In many large parks, camping in tents is allowed with a permit. Many natural parks are protected by law, users may have to follow restrictions. Large national and sub-national parks are overseen by a park ranger or a park warden. Large parks may have areas for canoeing and hiking in the warmer months and, in some northern hemisphere countries, cross-country skiing and snowshoeing in colder months. There are amusement parks which have live shows, fairground rides and games of chance or skill. English deer parks were used by the aristocracy in medieval times for game hunting, they had walls or thick hedges around them to keep game animals in and people out. It was forbidden for commoners to hunt animals in these deer parks; these game preserves evolved into landscaped parks set around mansions and country houses from the sixteenth century onwards. These may have served as hunting grounds but they proclaimed the owner's wealth and status. An aesthetic of landscape design began in these stately home parks where the natural landscape was enhanced by landscape architects such as Capability Brown.
As cities became crowded, the private hunting grounds became places for the public. With the Industrial revolution parks took on a new meaning as areas set aside to preserve a sense of nature in the cities and towns. Sporting activity came to be a major use for these urban parks. Areas of outstanding natural beauty were set aside as national parks to prevent their being spoiled by uncontrolled development. Park design is influenced by the intended purpose and audience, as well as by the available land features. A park intended to provide recreation for children may include a playground. A park intended for adults may feature walking paths and decorative landscaping. Specific features, such as riding trails, may be included to support specific activities; the design of a park may determine, willing to use it. Walkers may feel unsafe on a mixed-use path, dominated by fast-moving cyclists or horses. Different landscaping and infrastructure may affect children's rates of use of parks according to sex.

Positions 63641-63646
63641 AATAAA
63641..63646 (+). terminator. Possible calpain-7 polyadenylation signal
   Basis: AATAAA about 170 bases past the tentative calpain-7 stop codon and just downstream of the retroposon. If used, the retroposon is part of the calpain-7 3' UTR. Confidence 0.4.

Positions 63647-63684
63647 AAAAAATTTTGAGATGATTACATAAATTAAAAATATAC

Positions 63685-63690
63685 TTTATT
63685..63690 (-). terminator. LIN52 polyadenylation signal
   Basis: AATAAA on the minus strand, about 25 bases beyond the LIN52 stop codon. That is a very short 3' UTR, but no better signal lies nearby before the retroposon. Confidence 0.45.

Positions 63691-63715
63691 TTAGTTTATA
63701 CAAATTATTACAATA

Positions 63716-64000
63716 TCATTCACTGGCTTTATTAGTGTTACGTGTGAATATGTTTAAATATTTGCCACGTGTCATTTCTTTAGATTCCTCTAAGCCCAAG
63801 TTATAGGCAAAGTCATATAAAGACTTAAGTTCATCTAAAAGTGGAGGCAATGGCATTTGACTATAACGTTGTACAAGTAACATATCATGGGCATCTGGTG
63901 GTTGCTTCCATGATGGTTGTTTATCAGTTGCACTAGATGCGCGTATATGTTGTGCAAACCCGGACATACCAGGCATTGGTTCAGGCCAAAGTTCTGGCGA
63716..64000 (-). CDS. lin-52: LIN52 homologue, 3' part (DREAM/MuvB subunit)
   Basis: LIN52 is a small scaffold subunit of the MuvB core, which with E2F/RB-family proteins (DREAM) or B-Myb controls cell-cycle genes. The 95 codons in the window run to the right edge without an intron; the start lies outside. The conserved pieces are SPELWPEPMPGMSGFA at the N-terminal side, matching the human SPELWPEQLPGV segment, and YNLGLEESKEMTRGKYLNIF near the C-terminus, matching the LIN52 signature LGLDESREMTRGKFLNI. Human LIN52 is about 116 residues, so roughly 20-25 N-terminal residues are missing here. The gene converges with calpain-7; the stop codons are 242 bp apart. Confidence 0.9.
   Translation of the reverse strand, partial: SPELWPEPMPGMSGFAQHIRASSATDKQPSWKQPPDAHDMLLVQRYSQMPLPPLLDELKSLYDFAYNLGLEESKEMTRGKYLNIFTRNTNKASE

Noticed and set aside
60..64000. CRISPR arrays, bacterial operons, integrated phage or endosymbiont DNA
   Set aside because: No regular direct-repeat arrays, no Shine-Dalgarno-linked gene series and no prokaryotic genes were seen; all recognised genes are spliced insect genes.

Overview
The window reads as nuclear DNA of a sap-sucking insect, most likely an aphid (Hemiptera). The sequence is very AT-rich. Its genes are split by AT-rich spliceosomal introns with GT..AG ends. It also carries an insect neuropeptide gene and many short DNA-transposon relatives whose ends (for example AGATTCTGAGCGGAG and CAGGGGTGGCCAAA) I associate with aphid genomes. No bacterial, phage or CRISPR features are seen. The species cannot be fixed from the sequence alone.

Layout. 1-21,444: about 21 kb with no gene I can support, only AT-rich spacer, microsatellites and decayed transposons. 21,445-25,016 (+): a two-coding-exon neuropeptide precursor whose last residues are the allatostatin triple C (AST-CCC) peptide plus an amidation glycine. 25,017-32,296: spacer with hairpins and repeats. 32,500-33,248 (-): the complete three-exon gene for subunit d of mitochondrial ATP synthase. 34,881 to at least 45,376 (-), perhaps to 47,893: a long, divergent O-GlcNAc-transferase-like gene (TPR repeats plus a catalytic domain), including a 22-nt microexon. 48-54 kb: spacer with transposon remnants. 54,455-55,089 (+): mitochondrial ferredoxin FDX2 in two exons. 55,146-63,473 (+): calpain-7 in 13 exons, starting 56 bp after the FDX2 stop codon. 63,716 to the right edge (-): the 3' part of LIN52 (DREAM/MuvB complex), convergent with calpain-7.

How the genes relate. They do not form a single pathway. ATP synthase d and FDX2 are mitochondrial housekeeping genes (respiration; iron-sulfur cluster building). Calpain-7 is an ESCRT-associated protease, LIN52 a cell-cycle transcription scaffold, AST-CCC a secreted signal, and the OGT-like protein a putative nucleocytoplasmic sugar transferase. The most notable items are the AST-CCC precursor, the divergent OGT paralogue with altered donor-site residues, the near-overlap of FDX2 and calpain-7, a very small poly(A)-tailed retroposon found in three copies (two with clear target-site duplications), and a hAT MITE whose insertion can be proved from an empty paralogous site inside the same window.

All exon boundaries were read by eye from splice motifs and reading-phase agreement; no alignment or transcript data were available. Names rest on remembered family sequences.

Redesigns of two parks in Vienna suggested that the creation of multiple semi-enclosed play areas in a park could encourage equal use by boys and girls. Parks are part of the urban infrastructure: for physical activity, for families and communities to gather and socialize, or for a simple respite. Research reveals that people who exercise outdoors in green-space derive greater mental health benefits. Providing activities for all ages and income levels is important for the physical and mental well-being of the public. Parks can benefit pollinators, some parks have been redesigned to accommodate them better; some organisations, such as Xerces Society are promoting this idea. City parks play a role in improving cities and improving the futures for residents and visitors - for example, Millennium Park in Chicago, Illinois or the Mill River Park and Green way in Stamford, CT. One group, a strong proponent of parks for cities is The American Society of Landscape Architects, they argue that parks are important to the fabric of the community on an individual scale and broader scales such as entire neighborhoods, city districts or city park systems.